It is an interesting point/counterpoint to read up about Virtual Desktop Infrastructure (VDI) deployment or lack thereof. The industry definitely seems to be split on whether VDI is the wave of the future or not, what its level of deployment is, and whether VDI is more secure than traditional desktops. There seems to be very little consensus on any of these points, and yet VDI deployments keep rolling out. Meanwhile, many IT folks are worried about all of these “issues” and more. Lots more. Like where the heck to get started even evaluating VDI needs for a given organization.
There’s a lot written about who actually needs VDI, and that is a good place to start. Contrary to what some would have you believe, not every employee should be dumped into VDI. There are some employees that will garner a lot more benefit from VDI than others, all depending upon work patterns, access needs, and software tools used. There are some excellent discussions of use cases out there, I won’t link to a specific one just because you’ll need to find one that suits your needs clearly, but searching on VDI use cases will get you started.
Then the hard part begins. It is relatively easy to identify groups in your organization that share most of the same software and could either benefit, or at least not be harmed by virtualizing their desktop. Note that in this particular blog post I am ignoring application virtualization in favor of the more complete desktop virtualization. Just thought I’d mention that for clarity. The trick, once you’ve identified users that are generally the same, is to figure out what applications they actually use, what their usage patterns are (if they’re maxing out the CPU of a dedicated machine, that particular user might not be a great choice for VDI unless all the other users that share a server with them are low-usage), and how access from other locations than their desktop could help them to work better/smarter/faster.
A plan to plan.
I don’t usually blog about toolsets that I’ve never even installed, working at Network Computing Magazine made me leery of “reviews” by people who’ve never touched a product. But sometimes (like with Oracle DataGuard about a year ago), an idea so strikes to the heart of what enterprise IT needs to resolve a given problem than I think it’s worth talking about. Sometimes – like with DataGuard – lots of readers reap the benefits, sometimes – like with Cirtas – I look like a fool. That’s the risks of talking about toys you don’t touch though.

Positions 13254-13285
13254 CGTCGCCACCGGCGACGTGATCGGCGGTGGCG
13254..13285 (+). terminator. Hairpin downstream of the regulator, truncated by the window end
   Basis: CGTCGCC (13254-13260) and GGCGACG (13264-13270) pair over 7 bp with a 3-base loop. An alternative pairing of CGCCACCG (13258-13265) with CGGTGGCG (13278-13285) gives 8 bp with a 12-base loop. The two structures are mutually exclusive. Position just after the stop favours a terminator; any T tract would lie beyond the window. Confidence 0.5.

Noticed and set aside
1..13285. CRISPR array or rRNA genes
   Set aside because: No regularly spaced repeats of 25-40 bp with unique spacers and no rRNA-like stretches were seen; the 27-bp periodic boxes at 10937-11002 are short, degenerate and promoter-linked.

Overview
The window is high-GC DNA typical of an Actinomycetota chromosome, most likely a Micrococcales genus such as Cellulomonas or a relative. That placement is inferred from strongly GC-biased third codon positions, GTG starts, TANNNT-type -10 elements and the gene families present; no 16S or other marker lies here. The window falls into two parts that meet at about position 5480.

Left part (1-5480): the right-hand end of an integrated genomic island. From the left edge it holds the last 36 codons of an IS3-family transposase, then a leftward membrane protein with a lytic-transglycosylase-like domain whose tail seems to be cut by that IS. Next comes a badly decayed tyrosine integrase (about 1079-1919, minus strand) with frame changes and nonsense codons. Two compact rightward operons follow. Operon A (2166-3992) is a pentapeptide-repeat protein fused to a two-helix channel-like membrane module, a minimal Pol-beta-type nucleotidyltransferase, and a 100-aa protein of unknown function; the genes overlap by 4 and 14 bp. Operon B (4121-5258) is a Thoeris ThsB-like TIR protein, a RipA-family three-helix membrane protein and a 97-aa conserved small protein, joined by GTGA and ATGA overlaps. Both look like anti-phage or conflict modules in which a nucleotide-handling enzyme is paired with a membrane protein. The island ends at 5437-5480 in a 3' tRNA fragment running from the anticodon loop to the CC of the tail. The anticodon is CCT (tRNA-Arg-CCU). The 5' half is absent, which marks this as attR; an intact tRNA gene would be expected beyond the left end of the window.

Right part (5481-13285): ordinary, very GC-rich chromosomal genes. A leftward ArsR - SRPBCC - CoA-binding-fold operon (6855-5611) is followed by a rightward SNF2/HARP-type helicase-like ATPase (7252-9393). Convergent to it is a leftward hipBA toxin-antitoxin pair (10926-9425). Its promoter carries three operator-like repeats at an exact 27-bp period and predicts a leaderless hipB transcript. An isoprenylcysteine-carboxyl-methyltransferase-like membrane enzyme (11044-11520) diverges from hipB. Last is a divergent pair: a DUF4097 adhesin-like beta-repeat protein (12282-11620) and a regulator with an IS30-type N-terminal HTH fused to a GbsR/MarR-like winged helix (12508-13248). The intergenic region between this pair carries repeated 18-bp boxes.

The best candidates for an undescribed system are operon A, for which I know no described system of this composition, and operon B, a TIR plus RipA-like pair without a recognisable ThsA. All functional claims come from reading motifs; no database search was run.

That is indeed an introduction to products I haven’t touched . Centrix Software’s Workspace IQ and Lakeside Software’s Systrack Virtual Machine Planner are tools that can help you evaluate usage patterns, software actually run, and usage volumes. Software actually run is a good indicator of what the users actually need, because as everyone in IT knows, often software is installed and when it is no longer needed it is not removed. Usage patterns help you group VMs together on servers. The user that is active at night can share a VM with daytime users without any risk of oversubscription of the CPU or memory. Usage volumes also help you figure out who/how many users you can put on a server. For one group it may be very few heavy users, for another group it may be very many light users.
And that’s knowledge you need to get started. It helps you scope the entire project, including licenses and servers, it helps you identify the groups that will have to be trained – and yes coddled – before, during, and shortly after the rollout is occurring, and it helps you talk with vendors about their product’s capabilities. One nice bit about Systrack VMP is that it suggests the correct VDI vendor for your environment. If it does that well, it certainly is a nice feature.
These aren’t new tools by any means, but as more and more enterprises look into VDI, talking about solutions like this will give hapless architects and analysts who were just thrown into VDI projects a place to start looking at how to tackle a very large project. It wouldn’t hurt to read the blog over at Moose Logic either, specifically Top Ten VDI Mistakes entry.
And when you’re planning for VDI, plan for the network too. There’s a lot more traffic on the LAN in a VDI deployment than there was before you started, and for certain (or maybe all) users you’re going to want high availability. We can help with that when the time comes, just hit DevCentral or our website and search for VDI.
Hopefully this is a help to those of you who are put onto a VDI project and expected to deliver quickly. It’s not all there is out there by any stretch, but it can get you started.